Advancements in quantitative optical gas imaging
Optical gas imaging (OGI) has traditionally been a qualitative technology. Recent advancements in the technology are moving OGI towards quantitative methods. New quantitative features in the FLIR GF series cameras and QL320 tablet provide a much more efficient user experience and remove much of the uncertainty related to OGI surveys and resulting quantification of emissions.
FLIR's new Q-mode captures radiometric OGI data, along with meta data provided by the user, into a single file format. This Q-mode file preserves all the data needed to apply a quantitative method. This means that files saved to the SD card in Q-mode can be post-processed with a Quantitative Optical Gas Imaging (QOGI) method, such as Providence's QOGI method built into the QL320. This will allow users in a Hazardous Location, like ATEX Zone 2 Environment, to obtain quantitative information on leaks that would have been challenging in the past.
New features in the Providence QL320 include Continuous Mode allow the user to have a reading of the leak size within one second of connecting the device to the camera. Another innovative new feature in the QL320 is the manual plume extraction threshold allowing the user to set the sensitivity of the Quantitative OGI unit to best match the leak viewed. Lastly, the QL320 has added an integrated temperature screening tool to automatically calculate the delta temperature (defined as the difference between the gas temperature and the apparent temperature of the background) which is a critical parameter OGI surveys and QOGI methods. This presents a real time overlay on the QL320 display that will indicate areas where the delta temperature is below a user defined threshold.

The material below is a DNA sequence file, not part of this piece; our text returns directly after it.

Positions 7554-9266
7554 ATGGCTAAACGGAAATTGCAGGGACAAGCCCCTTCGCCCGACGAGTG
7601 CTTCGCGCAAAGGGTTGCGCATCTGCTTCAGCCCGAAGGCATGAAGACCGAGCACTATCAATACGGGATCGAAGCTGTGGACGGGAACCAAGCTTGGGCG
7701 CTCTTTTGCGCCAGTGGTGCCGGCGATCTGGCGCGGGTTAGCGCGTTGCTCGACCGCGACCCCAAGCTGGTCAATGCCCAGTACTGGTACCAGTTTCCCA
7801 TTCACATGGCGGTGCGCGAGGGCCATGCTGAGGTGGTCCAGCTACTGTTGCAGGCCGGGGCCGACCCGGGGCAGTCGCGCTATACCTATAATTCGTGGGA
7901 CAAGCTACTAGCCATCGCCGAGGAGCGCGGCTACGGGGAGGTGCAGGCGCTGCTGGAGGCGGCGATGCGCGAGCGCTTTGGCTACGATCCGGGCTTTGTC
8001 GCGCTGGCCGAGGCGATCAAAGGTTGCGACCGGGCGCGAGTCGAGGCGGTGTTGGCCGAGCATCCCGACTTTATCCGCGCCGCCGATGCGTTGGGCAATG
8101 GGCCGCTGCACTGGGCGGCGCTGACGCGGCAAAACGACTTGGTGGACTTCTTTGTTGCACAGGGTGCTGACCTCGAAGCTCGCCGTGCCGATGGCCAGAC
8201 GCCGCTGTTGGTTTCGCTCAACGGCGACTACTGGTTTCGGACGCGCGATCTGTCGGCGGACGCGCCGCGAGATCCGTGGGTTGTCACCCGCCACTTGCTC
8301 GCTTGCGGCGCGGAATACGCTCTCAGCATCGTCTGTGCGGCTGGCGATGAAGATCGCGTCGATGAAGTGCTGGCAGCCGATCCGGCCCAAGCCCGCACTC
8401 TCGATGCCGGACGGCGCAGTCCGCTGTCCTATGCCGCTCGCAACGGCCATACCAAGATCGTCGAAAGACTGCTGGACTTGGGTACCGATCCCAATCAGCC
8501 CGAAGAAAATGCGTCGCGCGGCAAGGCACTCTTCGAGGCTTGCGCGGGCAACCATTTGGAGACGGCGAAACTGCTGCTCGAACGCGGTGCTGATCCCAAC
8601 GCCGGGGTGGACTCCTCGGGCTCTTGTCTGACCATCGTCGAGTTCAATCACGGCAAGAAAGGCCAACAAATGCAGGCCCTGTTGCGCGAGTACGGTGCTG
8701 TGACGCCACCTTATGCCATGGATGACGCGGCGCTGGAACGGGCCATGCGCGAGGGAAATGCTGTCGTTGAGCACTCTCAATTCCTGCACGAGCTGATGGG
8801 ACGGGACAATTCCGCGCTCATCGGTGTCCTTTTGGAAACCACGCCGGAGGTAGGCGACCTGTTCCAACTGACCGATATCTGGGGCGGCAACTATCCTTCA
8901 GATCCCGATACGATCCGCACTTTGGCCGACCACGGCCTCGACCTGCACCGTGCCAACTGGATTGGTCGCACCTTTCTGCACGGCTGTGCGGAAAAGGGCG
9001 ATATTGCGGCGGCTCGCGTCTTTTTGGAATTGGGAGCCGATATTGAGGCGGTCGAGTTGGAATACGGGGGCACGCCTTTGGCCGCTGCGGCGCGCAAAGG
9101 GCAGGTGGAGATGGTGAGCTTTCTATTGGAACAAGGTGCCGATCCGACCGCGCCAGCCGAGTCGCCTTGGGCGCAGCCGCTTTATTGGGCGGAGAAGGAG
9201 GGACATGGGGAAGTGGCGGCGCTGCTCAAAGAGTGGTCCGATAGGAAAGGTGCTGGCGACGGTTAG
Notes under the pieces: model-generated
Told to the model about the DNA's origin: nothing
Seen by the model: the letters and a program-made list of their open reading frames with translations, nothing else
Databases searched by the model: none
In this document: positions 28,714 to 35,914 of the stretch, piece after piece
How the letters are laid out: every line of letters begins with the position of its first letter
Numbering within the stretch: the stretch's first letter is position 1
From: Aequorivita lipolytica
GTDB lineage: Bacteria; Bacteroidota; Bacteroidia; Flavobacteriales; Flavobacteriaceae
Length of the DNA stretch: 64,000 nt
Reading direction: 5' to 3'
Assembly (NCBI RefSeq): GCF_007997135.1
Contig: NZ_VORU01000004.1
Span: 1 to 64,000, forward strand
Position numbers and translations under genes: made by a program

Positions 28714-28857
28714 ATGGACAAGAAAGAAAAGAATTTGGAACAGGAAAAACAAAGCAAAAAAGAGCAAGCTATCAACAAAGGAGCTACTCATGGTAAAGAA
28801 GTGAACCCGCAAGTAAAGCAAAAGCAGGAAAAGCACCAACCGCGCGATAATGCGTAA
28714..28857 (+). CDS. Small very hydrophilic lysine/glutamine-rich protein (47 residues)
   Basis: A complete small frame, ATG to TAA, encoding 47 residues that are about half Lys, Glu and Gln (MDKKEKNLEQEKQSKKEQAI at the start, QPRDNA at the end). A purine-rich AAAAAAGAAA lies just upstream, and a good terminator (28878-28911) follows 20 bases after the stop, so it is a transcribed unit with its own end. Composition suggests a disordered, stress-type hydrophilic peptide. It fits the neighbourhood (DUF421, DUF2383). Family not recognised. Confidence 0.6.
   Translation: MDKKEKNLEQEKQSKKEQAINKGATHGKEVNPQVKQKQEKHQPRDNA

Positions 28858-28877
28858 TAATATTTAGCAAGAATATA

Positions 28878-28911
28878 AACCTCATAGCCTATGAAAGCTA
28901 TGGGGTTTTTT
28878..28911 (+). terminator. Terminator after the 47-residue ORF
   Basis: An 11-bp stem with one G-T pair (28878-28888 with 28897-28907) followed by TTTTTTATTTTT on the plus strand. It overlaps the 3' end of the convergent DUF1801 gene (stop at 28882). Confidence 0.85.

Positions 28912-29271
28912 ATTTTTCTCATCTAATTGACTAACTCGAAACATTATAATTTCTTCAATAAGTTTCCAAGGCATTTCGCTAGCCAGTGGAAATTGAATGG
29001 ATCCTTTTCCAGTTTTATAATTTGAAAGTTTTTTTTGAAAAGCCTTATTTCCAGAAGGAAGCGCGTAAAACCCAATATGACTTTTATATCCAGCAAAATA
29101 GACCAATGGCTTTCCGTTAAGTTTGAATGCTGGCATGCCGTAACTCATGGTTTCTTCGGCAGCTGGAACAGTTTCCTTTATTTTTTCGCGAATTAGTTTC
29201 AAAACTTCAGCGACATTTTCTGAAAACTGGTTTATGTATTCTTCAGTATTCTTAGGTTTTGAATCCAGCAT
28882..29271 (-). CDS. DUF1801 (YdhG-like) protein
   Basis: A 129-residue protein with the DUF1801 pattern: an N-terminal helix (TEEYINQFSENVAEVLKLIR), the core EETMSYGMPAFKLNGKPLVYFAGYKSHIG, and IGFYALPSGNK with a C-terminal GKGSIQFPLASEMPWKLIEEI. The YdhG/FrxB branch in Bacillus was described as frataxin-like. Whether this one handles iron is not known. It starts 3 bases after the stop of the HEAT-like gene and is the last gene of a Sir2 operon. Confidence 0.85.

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Steve Beynon (FLIR)
Steve Beynon is the Sales Manager for Optical Gas Imaging at FLIR. Steve joined FLIR in April 2006 as a UK Area Sales Manager before taking on the responsibility for the Sales and Business Development of the FLIR Optical Gas Imaging range of cameras in January 2011, for Europe, Middle East and Africa. Since 2011 Steve has dedicated his professional life to Optical Gas Imaging, presenting at several conferences in Europe and the Middle East as well as co-ordinating FLIR Product Management and Business Development activities . Prior to joining FLIR, Steve spent 15 years in the electronics and semiconductor manufacturing industry. First as an apprentice engineer working for GEC Marconi, then full time in the Wireless LAN development team that ultimately developed Bluetooth technology, before moving into sales in 1996, selling capital gain metrology equipment solutions across Europe to the semiconductor wafer processing and related industries.
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